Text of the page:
I’m going behind the scenes again to dive deeper into blog accounting. A couple weeks ago I started the journey to jump from spreadsheet expense tracking to actual small business accounting software by reviewing affordable blog accounting apps. Since then, I chose Wave (free) and have been customizing the setup to make it friendly for our blog tracking.
How do you know if the time is right for your own blog tracking? Follow this infographic:
If you are not snoozing by this time – follow along on our journey. I am on a mission to get our blog foundation stabilized so we are ready for autopilot accounting (or at least avoid freak-out moments when tax time arrives).
Step 1: Import the bank activity
This was the easiest step as Wave has a look-up feature that allows you to select your bank and then log in to pull the data. Most banks only transfer 3 months of data. To pull in older data, download a specific date range from your bank site and then upload the data.
Step 2: Customize your income accounts
When it is time to classify all of the expenses and income into different buckets, you can use the default accounts, but I chose to customize to match our blog as a business activities.
Within the ‘Accounting’ section, you will find a button to ‘Add an account’:
- Select the ‘Accounting’ menu
- Select ‘Add an account’
- Select the section you want to customize (I started with ‘Income’)
- Choose any of the accounts within the section (you can activate an account name from a long list or choose any account and rename it)
- Rename the account to match the activity you want to track (and remember to ‘Save’)
The prepopulated list of account names is extensive – you can chose any account to rename based on blog-specific activities.
I renamed an income account to ‘Revenue – Affiliate’ to specifically track affiliate income.
For income accounts – I added the following:
- Revenue – Ad (e.g. Google AdSense)
- Revenue – Affiliate (e.g. Amazon affiliate or Pick Your Plum)
- Revenue – Product Received (e.g. the value of product received at wholesale value)
- Revenue – Product Sales (e.g. Etsy sales)
- Revenue – Services (e.g. craft or party planning consulting)
- Revenue – Sponsors (e.g. income from sponsored posts)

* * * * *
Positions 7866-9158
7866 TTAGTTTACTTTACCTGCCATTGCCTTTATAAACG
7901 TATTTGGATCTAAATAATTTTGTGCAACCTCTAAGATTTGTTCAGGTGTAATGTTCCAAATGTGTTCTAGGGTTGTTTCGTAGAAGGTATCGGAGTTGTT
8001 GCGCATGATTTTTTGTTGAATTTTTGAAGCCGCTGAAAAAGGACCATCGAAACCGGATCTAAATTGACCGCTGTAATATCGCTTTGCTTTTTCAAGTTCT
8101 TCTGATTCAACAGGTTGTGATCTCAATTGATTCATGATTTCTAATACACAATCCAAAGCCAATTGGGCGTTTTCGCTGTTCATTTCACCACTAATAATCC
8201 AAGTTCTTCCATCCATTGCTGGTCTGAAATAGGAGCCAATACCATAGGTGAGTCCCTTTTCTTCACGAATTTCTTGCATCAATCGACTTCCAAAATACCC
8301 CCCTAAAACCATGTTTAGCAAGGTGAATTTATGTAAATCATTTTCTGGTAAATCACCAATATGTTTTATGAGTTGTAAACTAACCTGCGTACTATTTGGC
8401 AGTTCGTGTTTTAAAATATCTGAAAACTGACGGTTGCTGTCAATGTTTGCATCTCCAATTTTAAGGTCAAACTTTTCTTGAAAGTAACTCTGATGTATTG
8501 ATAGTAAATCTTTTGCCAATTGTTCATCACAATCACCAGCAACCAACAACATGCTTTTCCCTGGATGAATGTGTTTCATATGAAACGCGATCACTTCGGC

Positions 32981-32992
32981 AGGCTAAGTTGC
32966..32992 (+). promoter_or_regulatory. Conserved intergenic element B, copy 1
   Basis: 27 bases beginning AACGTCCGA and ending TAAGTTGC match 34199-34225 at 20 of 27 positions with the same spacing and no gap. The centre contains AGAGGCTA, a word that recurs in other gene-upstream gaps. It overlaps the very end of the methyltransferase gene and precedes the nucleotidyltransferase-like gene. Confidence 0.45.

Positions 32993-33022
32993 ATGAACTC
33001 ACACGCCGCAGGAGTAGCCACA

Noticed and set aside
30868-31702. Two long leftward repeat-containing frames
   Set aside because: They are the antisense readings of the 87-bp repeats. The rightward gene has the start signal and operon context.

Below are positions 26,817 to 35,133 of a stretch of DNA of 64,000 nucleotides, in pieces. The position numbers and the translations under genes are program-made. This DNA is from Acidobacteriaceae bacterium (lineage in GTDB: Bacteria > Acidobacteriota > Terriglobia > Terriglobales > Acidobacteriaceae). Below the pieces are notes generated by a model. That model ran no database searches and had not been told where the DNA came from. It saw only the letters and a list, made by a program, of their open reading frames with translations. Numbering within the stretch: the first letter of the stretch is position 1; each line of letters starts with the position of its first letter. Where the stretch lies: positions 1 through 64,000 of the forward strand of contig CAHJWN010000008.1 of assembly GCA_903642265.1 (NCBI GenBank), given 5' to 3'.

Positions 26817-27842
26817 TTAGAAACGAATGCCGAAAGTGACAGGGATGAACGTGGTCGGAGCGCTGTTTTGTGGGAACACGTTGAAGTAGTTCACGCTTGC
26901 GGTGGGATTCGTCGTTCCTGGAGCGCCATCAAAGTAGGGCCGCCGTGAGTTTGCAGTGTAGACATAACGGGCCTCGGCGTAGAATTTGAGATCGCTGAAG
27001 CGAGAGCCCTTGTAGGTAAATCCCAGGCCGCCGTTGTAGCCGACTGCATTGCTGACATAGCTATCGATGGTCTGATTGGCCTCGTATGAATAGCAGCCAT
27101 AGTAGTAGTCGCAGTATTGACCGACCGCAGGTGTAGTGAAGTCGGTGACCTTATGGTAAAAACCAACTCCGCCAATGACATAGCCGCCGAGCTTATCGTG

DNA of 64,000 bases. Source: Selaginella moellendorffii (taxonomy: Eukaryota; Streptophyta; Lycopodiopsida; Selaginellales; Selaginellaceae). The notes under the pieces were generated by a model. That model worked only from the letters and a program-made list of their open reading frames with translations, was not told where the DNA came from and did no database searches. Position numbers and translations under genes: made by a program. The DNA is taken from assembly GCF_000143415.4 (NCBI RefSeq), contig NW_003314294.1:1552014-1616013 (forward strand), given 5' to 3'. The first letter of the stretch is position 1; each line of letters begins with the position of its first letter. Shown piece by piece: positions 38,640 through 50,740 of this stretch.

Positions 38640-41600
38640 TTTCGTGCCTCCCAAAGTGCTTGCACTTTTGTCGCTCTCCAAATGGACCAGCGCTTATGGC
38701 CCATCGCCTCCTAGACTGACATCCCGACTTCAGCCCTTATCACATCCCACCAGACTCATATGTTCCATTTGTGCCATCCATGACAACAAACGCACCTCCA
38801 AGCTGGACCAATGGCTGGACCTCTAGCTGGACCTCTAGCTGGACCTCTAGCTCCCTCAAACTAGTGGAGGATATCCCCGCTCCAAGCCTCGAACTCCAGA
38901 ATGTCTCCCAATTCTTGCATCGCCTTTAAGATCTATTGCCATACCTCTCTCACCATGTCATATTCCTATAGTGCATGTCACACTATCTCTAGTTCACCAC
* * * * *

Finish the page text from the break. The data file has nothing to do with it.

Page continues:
Step 3: Customize your cost of income accounts
Do you know how much it costs to produce all of the blog content that generates traffic (which leads to income through ads and sponsors)? We have been tracking all of our expenses, but not specifically for the blog production activities which tie to the revenue (until now). Within the expenses section of the accounts, there is a specific sub-section for ‘Cost of Goods’ – which can be customized for any expenses specifically tied to generating the revenue.
To keep it simple, I added two accounts to track:
- Cost of Revenue – Product
- Cost of Revenue – Supplies
The ‘Cost of Revenue – Product’ is specific to the cost of materials and shipping for any physical products sold. This is important to track inventory purchases tied to sales (which is a specific line item submission for income tax filings).
The ‘Cost of Revenue – Supplies’ is more relevant for our business planning. Are we spending more on blog supplies than we are earning in revenue? Now we will be able to answer that question. Supply expenses include all of our purchases at Michaels, Jo-Ann and Home Depot for items used in the craft and DIY posts. For tax-time, these expenses will be included in the other itemized expenses as supplies. The cost of sponsored events could also be included here.
Step 4: Customize your other expense accounts
For this activity, my goal was to match as closely as possible to our annual income tax expense categories. The default accounts in Wave already have most of the accounts active. The categories we will actively track for expense management include:
- Accounting Fees
- Advertising & Promotion
- Bank Service Charges
- Computer – Hardware
- Computer – Hosting
- Computer – Software
- Conferences & Meetings
- Contract Services
- Education & Training
- Insurance – General Liability
- Legal Fees
- Meals and Entertainment
- Office Supplies
- Postage and Delivery
- Small Tools and Equipment
- Travel Expense
Now that we are set up – I am ready to categorize the expenses. Stay tuned for the next installment where we input pending income items and scan receipts. Let me know if you have any questions along the way.
Disclaimer: I am not currently a licensed or practicing accountant (but I do have my CPA certificate and Accounting degree in hand). The overview above is following our journey as I set up our accounting systems to scale with our activities. Consult with your accountant if you are unsure how to proceed.